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Here's How Cuban-Americans Are Reacting To The Death Of Fidel Castro

Generations of refugees who settled in Miami and beyond are celebrating the death of the revolutionary guerrilla and longtime communist leader.

Last updated on November 26, 2016, at 9:40 a.m. ET

Posted on November 26, 2016, at 1:24 a.m. ET

Cuban-Americans took to the streets early Saturday morning to mark the death of Fidel Castro, jubilantly celebrating the end of — what was for many — a painful chapter of history.

Alan Diaz / AP Photo

With its large population of Cuban exiles, Castro was a controversial figure in Miami, scorned for his repressive rule of the island nation.

Miami-Dade County Mayor Carlos Gimenez tweeted Saturday morning that the historic news of Castro's death would especially be felt by "thousands of Miami-Dade residents who were personally affected by his cruel and brutal dictatorship."

He urged residents who wished to demonstrate against Castro to do so peacefully.

Early this morning, I learned of Fidel Castro's death. His passing closes a very painful chapter for Cubans on the..

Celebrations began spilling out into the streets of Miami late on Friday night, shortly after Castro's death was announced on Cuban state television.

MORE: Cuban-Americans react with cheers, song, and dance as news spreads about Fidel Castro's death. @nbc6

Outside Versailles restaurant in Miami's Little Havana, people honked horns and cheered.

Miami's Cuban community gathers at the famed Versailles restaurant in celebration of the death of Fidel Castro.

Champagne popping in front of Versailles in Little Havana #FidelCastro #Cuba

Some grabbed their pots and pans to make a joyful noise.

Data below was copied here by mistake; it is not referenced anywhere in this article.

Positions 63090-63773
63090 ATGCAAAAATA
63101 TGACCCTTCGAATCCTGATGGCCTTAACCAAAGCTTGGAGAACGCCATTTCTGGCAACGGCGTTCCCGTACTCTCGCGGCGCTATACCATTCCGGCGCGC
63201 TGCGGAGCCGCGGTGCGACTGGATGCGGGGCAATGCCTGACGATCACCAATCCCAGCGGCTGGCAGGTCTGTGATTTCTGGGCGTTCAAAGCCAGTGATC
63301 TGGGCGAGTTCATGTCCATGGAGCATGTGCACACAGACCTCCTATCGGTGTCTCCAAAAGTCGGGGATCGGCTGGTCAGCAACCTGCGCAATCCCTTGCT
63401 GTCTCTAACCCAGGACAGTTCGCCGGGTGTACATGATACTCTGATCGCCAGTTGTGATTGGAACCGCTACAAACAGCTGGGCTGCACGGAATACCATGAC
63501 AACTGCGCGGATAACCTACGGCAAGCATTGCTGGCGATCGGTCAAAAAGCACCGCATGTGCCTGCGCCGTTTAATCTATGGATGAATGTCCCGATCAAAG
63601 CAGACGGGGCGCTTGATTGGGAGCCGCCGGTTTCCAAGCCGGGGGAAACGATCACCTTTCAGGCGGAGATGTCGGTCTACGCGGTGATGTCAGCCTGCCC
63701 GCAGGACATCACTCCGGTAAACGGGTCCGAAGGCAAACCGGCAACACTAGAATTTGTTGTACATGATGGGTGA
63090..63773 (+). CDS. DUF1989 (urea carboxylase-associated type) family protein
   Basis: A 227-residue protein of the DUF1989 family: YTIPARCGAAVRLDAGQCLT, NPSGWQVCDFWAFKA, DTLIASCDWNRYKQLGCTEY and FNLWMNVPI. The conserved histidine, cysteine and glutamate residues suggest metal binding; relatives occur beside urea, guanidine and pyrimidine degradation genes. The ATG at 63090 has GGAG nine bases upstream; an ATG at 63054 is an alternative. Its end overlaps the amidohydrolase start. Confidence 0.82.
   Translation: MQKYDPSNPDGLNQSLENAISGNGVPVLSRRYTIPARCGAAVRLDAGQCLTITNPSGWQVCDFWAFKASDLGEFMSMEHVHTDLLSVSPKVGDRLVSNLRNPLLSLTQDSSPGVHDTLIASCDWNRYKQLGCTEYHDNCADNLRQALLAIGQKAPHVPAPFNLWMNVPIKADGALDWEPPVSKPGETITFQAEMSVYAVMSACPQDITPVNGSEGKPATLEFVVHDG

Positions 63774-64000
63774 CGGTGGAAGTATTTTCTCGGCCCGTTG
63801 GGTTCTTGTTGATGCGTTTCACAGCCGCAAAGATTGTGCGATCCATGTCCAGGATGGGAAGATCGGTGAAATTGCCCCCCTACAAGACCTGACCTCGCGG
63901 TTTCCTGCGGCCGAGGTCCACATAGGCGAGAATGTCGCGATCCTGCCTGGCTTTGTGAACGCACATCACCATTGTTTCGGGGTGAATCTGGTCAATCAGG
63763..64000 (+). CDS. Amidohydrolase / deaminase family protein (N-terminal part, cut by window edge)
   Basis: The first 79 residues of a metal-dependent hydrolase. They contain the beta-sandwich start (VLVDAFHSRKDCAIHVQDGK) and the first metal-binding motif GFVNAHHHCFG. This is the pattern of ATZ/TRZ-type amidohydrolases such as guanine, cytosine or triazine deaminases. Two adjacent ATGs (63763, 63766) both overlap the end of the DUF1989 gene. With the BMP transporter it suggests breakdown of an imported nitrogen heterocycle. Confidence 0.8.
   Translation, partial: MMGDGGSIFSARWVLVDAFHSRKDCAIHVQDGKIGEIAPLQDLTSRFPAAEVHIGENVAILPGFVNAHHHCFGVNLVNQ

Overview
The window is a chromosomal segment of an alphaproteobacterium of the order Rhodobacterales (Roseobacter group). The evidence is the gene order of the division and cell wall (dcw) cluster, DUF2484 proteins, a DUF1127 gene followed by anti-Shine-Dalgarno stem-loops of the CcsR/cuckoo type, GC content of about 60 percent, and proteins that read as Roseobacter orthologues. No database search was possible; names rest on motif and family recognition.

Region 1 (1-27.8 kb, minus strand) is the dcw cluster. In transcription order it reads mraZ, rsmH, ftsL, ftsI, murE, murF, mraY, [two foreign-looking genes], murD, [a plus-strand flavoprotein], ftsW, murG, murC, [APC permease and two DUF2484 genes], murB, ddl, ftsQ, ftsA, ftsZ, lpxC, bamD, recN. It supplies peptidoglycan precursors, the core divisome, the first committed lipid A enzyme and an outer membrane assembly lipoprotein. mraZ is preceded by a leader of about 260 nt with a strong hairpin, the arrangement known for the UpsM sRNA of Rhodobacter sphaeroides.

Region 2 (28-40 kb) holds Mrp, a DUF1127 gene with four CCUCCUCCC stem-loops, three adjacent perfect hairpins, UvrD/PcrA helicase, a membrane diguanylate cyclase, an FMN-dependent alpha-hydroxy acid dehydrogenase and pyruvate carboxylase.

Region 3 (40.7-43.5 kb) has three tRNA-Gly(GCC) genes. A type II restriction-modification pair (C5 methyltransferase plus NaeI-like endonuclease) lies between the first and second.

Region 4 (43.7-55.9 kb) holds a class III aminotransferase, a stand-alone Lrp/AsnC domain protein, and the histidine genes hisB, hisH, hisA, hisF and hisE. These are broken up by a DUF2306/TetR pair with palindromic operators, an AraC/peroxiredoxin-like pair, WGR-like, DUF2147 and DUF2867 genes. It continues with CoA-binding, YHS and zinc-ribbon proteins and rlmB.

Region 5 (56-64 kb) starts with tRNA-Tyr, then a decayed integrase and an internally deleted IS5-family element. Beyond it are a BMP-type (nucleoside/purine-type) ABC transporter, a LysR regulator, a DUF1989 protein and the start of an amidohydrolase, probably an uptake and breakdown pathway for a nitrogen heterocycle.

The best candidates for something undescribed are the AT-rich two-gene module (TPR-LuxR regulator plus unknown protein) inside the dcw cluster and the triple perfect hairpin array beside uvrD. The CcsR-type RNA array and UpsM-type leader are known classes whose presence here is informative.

And the cacerolas have arrived (pots and pans) as Miami's Cuban community celebrates Fidel Castro's death

Starting to be a real crowd outside Versailles in Little Havana, cars stopping to honk and cheer "Cuba Libre!" (And… https://t.co/jN9jVB7a9j

A guy in a Donald Trump costume showed up.

#BREAKING Reaction in Little Havana @nbc6

Many thought of their grandparents and older relatives who had originally fled the communist regime.

When my almost 80 year old parents in Miami wake up tomorrow... their personal nightmare will have closed a significant chapter

It finally happened. First thought? My Abuelo, who spent time in jail for speaking out against the Cuban govt, didn't live to see this day.

"The world is lighter today," one grandfather said.

My grandfather-who lost everything in Cuba- I told him, he was quiet then said "The world is lighter today. Thank you for waking me. Ñio!"

Others went to raise a glass.

Cuban friends telling me parents are crying of relief, one is going to buy champagne now. One's parents saved a bottle to drink when he died

My mom had a bottle saved as well. Unfortunately she didn't get to see this day. Thankful for my freedom because of… https://t.co/4DRmlB5GF8

@Carrasquillo busting out the good whiskey. The fam is lit but we won’t wake my grandmother until the morning with the news.

There was shock...

And hope for a democratic future in Cuba.

We must seize the moment and help write a new chapter in the history of #Cuba; that of a Cuba that is free, democratic, and prosperous.

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